EL RENO, Okla. (Reuters) - Rescue workers on Sunday searched for survivors in the rubble left by a tornado that devastated parts of a small community near Oklahoma City, killing two people, injuring more than two dozen and leaving hundreds homeless, officials said.
The tornado that hit El Reno on Saturday night was the latest in a barrage of violent weather that is expected to continue after pounding the Central Plains states last week with deadly tornadoes, high winds, drenching thunderstorms and widespread flooding.
In addition to the two fatalities, 29 people suffered minor to critical injuries in the El Reno twister and hundreds more were displaced, the city’s mayor said.
“It’s a very trying time for us but we’re going to get through it,” a sometimes emotional Mayor Matt White told reporters on Sunday. “There are several hundred people affected by this. People have absolutely lost everything.”
Rescue workers searched the debris field that had been a mobile home park and an Americas Best Value Inn motor lodge where the tornado did its worst damage in the community about 25 miles (40 km) west of Oklahoma City.
The National Weather Service (NWS) in Norman, Oklahoma, classified the tornado, which cut a 2.2-mile (3.5 km) path, as an EF3, meaning its rotating winds ranged from 136 to 165 miles per hour (219 to 266 km per hour). It initially estimated its strength at 111 to 135 mph (179 to 217 kph).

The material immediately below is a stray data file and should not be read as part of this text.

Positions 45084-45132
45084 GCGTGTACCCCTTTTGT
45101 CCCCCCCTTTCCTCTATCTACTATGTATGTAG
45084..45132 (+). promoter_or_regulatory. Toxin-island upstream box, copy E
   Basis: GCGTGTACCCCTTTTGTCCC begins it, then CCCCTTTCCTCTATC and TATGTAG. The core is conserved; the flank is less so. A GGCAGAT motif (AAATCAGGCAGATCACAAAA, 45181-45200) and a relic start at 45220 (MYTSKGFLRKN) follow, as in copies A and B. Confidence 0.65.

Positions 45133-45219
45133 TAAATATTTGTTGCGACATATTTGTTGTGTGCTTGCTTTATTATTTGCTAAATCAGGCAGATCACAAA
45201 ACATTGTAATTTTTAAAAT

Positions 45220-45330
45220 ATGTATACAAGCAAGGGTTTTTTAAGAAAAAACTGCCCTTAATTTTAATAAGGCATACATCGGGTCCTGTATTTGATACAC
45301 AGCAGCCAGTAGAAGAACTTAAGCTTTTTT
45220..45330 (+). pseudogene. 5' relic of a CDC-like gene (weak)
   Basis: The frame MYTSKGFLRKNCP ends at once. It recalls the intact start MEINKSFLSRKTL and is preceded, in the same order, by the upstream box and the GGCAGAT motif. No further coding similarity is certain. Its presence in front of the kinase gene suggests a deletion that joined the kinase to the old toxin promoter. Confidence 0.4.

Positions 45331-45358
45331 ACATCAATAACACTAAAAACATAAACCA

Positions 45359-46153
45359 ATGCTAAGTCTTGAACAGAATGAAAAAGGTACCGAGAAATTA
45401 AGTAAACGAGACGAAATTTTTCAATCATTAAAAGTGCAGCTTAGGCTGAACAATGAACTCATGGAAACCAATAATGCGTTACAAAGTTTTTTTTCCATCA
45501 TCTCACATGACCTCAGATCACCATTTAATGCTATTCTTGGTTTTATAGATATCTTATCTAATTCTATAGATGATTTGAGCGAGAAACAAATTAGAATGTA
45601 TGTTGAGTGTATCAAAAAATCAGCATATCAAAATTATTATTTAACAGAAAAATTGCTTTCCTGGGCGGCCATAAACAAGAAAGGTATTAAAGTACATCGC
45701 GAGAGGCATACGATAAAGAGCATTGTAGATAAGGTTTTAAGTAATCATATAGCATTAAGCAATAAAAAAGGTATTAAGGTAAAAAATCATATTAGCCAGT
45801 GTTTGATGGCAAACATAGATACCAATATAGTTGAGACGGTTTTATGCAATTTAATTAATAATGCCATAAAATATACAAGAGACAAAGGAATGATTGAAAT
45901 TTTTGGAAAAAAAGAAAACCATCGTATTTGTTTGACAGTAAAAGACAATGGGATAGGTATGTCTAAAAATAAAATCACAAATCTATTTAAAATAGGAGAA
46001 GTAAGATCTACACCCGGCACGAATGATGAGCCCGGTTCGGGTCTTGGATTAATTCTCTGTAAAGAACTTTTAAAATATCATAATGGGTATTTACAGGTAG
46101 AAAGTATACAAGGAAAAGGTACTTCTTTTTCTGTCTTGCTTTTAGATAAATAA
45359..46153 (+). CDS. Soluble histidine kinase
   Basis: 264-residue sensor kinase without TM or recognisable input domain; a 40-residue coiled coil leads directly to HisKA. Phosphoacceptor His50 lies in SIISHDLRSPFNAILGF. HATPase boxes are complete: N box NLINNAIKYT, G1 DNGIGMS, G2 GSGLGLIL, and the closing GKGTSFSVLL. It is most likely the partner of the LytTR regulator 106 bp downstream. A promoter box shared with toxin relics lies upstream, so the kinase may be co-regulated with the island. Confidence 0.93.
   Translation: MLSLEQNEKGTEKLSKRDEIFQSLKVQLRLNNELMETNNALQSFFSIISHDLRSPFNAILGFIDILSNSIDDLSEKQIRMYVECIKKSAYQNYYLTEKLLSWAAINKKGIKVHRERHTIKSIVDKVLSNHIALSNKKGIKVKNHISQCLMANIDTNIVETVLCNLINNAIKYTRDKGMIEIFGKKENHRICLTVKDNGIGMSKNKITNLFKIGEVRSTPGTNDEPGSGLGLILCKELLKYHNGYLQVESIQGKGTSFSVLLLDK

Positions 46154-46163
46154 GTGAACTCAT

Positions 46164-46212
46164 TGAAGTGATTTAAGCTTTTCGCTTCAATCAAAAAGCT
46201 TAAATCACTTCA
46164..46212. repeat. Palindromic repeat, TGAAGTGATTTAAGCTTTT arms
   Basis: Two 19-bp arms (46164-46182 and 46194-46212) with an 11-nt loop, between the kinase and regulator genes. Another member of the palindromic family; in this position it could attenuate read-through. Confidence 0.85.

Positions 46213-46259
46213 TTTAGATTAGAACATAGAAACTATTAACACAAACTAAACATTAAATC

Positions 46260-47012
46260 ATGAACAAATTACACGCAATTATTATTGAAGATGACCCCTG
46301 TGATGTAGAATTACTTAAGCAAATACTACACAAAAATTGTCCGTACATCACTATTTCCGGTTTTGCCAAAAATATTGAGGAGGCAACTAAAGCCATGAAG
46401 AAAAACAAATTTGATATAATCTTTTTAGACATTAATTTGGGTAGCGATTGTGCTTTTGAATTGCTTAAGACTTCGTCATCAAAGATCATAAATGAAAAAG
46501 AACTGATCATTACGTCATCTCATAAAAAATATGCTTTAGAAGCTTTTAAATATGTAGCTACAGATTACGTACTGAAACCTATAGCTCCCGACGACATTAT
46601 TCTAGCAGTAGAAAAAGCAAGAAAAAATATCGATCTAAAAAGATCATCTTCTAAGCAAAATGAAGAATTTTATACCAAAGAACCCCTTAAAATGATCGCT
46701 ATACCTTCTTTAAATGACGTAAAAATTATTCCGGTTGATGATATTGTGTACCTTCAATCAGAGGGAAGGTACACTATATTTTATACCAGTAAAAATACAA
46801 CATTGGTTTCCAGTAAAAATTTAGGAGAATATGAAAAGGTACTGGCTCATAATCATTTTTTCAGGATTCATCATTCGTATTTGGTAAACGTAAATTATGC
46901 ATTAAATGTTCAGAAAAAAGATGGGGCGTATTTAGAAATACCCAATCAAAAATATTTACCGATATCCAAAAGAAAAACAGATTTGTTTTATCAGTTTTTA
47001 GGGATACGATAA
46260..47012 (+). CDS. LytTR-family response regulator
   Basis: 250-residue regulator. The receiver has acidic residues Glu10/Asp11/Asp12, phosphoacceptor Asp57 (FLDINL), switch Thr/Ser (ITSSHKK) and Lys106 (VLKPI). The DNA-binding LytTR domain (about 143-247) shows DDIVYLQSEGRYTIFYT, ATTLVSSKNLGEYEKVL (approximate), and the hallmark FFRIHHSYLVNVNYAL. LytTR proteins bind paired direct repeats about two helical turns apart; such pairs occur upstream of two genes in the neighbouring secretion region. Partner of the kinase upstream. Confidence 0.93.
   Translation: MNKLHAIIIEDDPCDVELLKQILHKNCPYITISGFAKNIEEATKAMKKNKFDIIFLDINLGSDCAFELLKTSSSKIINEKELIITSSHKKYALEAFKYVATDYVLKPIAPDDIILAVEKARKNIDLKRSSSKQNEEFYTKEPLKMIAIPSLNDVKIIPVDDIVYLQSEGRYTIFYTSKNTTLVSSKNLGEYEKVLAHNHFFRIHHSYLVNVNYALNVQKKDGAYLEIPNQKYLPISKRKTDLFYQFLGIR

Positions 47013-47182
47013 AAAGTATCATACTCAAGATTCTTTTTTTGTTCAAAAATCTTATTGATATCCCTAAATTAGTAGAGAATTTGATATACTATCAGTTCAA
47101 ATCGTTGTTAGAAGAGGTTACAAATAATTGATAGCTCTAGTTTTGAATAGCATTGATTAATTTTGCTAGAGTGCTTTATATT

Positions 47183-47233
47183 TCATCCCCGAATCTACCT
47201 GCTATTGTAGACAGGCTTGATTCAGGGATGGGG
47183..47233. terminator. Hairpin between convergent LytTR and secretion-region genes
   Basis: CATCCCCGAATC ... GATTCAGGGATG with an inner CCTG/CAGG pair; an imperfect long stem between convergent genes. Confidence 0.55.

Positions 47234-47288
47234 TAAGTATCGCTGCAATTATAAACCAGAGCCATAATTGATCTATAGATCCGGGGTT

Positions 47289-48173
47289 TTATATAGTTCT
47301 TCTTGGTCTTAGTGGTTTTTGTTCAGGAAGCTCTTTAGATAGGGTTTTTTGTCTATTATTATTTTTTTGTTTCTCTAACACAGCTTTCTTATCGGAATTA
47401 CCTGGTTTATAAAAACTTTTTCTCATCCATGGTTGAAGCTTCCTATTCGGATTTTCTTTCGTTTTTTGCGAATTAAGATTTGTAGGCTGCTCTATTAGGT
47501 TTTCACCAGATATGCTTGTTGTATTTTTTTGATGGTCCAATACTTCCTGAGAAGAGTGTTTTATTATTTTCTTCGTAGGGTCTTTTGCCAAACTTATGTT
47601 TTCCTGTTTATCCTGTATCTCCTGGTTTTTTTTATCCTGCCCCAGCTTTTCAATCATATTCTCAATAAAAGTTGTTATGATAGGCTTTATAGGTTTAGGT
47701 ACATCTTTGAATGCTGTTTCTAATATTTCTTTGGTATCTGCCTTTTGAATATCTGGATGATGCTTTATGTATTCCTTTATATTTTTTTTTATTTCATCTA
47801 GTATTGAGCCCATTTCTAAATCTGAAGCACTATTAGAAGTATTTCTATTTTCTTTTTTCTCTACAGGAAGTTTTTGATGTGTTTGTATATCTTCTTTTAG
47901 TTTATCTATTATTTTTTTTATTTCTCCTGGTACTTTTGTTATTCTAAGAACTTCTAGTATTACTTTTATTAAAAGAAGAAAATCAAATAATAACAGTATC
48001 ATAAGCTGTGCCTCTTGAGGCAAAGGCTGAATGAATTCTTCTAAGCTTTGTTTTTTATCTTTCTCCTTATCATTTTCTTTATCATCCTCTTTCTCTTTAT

El Reno was among several areas in Oklahoma and Missouri to be hit with heavy rains and river flooding last week, with local media reporting that first responders had made some two dozen boat rescues.
Forecasters expect a moderate risk of more tornadoes and flooding in the central states on Sunday.
“The ground is pretty saturated so it doesn’t take a whole lot of rain to get some additional flooding,” said NWS meteorologist Mark Chenard at the Weather Prediction Center in College Park.
The weather pattern that has set off violent storms and flooding from the Texas Panhandle north to Iowa will remain in place for at least the next three or four days, he said.
“There could be a brief break but the pattern still looks like it remains favorable for some type of thunderstorm activity across the central part of the country pretty much through the week,” said Chenard.
At least seven people were killed by storms last week.
Reporting by Alonzo Adams; Additional reporting and writing by Peter Szekely in New York; Editing by Lisa Shumaker and Bill Trott